Do you want to use Reward Tags (similar to Brag Tags) with your upper elementary students, but worry that they won’t be excited about collecting the tags or that the clip art is a little too young? I ♥ Coloring Reward Tags solves both those issues! Instead of cutesy clip art, each tag features a unique background for your students to color!
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If you are brand new to Reward Tags, then you can read all about them in this awesome post from Angie at Lucky Little Learners. She has been using them in her classroom for years and says they have made a huge difference in how her students behave. In a nutshell, Reward Tags are small tags that are given to students as rewards for demonstrating positive behaviors. Students collect their tags on a chain as a necklace or a large binder ring. I love the concept and thought it would be fun to create colorable Reward Tags for older students.
My first problem was that Reward Tags are usually laminated by the teacher before they are given to students. Laminating first means that students can’t color the tag. I almost gave up the idea until I remembered my early days of teaching. This was before the days of personal laminators, and I often used clear contact paper and even packing tape to add durability to classroom resources. It’s pretty easy, especially for small items, so why couldn’t students do it themselves? I made a prototype and tested it myself – sure enough, it’s not that hard. And so I started drawing.
I designed the tags to have a width just a skosh under 2″ so they could be “laminated” with a single piece of clear packing tape on each side. The rounded corners make the shape more “tag-like” and give them a smooth finish. I focused on attributes relevant to the upper elementary classroom and gave each tag its own, unique design.
The tags come 15 to a page for easy printing. All you have to do is print and cut on the dotted lines.
Here are the steps a student will follow after he or she gets a tag. You could even write a short note on the back to personalize the tag before giving it to the student:
As you can see, this makes your job easier – all you have to do is print the pages and cut out the rectangles on the dotted lines. The students do the rest of the work themselves – they color, “laminate,” cut out, and hole-punch their tags. This, of course, gives them a greater sense of ownership and pride in their tags, which will probably mean they will work harder to get them. I suggest using well-sharpened colored pencils for coloring. They are more forgiving than markers, inexpensive, and come in so many wonderful colors! You may want to set up a supply area or center with colored pencils, clear packing tape or pre-cut contact paper rectangles, scissors, and a hole-punch.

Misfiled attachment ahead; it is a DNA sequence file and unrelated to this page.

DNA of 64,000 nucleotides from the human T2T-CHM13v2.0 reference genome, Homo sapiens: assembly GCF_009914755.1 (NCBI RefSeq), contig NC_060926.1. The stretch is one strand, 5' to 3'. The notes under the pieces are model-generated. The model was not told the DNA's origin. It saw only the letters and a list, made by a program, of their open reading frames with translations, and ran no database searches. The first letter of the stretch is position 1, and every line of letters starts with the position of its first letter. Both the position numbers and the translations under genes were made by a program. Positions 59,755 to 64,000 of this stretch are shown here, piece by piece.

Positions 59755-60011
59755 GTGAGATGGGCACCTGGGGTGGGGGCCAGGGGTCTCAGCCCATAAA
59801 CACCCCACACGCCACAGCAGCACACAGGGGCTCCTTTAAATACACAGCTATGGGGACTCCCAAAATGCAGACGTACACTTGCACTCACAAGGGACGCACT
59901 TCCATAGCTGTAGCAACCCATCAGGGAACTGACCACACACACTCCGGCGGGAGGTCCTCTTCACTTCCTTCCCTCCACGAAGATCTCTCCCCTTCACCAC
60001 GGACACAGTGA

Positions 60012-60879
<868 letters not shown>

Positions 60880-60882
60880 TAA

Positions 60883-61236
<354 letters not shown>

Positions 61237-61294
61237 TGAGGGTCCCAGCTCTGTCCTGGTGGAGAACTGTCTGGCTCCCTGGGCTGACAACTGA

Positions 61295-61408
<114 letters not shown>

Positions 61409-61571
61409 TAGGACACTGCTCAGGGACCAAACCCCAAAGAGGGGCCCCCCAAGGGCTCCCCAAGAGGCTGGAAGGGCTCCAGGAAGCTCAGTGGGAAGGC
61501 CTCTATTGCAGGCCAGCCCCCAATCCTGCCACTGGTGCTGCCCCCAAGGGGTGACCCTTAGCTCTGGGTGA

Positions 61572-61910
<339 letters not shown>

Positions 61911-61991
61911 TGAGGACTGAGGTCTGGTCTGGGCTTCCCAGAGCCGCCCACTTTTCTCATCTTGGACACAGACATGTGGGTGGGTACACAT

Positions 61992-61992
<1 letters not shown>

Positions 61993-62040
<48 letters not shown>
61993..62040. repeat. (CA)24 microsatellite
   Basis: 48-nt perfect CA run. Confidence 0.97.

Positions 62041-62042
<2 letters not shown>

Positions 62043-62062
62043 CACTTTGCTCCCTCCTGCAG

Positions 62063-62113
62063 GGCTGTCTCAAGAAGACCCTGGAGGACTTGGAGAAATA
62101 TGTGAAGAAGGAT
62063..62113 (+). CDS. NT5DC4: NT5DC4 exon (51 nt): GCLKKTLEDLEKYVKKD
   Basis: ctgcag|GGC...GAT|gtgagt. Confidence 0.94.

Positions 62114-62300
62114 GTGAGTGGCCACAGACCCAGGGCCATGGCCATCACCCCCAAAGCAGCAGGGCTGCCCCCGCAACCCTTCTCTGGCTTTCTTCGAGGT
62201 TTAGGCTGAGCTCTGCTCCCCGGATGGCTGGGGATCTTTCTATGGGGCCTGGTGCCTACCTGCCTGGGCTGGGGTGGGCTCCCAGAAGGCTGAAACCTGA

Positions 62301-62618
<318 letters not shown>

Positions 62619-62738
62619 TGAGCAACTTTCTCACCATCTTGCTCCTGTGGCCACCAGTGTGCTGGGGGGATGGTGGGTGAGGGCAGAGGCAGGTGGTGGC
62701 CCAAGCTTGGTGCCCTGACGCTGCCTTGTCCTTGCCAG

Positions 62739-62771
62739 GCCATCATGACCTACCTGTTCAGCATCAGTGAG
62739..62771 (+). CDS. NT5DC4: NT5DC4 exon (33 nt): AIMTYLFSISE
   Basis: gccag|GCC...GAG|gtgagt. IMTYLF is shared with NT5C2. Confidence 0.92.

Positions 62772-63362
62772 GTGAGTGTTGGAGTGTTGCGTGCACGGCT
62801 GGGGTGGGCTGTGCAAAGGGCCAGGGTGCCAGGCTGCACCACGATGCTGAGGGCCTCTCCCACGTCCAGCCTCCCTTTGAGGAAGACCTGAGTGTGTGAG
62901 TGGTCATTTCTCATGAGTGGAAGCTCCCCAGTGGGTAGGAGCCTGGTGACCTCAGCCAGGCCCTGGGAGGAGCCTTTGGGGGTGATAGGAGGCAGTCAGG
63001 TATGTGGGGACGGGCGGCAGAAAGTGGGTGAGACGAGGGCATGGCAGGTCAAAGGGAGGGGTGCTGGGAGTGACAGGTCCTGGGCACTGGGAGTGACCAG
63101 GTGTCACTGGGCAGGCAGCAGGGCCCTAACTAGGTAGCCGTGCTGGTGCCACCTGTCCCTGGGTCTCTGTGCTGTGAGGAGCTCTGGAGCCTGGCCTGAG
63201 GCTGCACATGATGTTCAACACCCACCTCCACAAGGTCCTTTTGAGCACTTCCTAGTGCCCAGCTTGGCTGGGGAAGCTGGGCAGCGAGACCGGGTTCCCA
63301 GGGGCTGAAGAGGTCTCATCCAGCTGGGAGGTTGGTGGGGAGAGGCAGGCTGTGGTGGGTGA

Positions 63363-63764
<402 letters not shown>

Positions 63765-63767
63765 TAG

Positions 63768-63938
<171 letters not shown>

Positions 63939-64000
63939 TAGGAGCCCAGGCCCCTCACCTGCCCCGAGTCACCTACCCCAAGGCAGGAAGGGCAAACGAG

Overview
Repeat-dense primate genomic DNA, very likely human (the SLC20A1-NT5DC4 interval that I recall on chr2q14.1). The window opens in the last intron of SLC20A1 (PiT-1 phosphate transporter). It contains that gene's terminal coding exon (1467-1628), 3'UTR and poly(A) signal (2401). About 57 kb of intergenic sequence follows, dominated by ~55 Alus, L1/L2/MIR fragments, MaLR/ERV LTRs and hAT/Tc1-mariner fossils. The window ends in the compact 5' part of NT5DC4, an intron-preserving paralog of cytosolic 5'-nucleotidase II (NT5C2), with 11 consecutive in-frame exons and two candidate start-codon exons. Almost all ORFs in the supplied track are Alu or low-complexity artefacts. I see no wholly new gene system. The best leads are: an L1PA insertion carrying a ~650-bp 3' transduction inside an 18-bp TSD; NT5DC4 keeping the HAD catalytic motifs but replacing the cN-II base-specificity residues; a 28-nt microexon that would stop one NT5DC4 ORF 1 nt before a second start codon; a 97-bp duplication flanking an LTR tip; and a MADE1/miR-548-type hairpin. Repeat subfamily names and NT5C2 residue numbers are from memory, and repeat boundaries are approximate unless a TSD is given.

Younger kids like to wear their Reward Tags as a necklace, but older students might prefer to collect them on a large binder ring. You could keep them all on hooks in a central location – perhaps on a wall behind your Reward Tag supply area or center. However, if you do not want such a public display, then students could keep them at their desks. One idea is to use Command removable hooks on the sides of students’ desks or even inside cubbies, if you have them (please note that this is an Amazon affiliate link).
Most kids will love coloring their own tags, but what about kids who don’t like to color? Since the tags are meant to be a reward, not a punishment, forcing them to color them would be counterproductive. Instead, students who don’t like to color could use a single colored pencil to lightly shade (by angling the pencil tip) the entire tag. I did these ones and I think they still look pretty good.
Some comments from teachers who love I ♥ Coloring Reward Tags:
“No more complaining that they already ‘got that one’ since they get to color it themselves. The kids love it so I am extra happy. Thank you! “- Brinn H.
“This was probably the best thing I purchased all year. My students compete rather aggressively (so the speak!) for these! I have a small class of 7, but they are all tier 2 boys… They build borders around their desks of brag tags and literally brag about how many times they’ve earned “Made a Wise Choice” or “Gave 100%” and so on. It’s been great!” – Samantha E.
“As usual, a WONDERFUL idea! Kids never know when one is coming their way, so they are trying to earn them ALL! THANKS!” – Vickie L.
“I am a middle school EC teacher and these brag tags have been an awesome reward to turn around some problematic behaviors! It has also been nice to show appreciation to my kids who are consistently deserving. Thank you!” -Rachel P.
“This is the BEST version of Brag Tags I have ever seen! So great for a 5/6 grade mixed class!! Thank you!!” -Deanna I.
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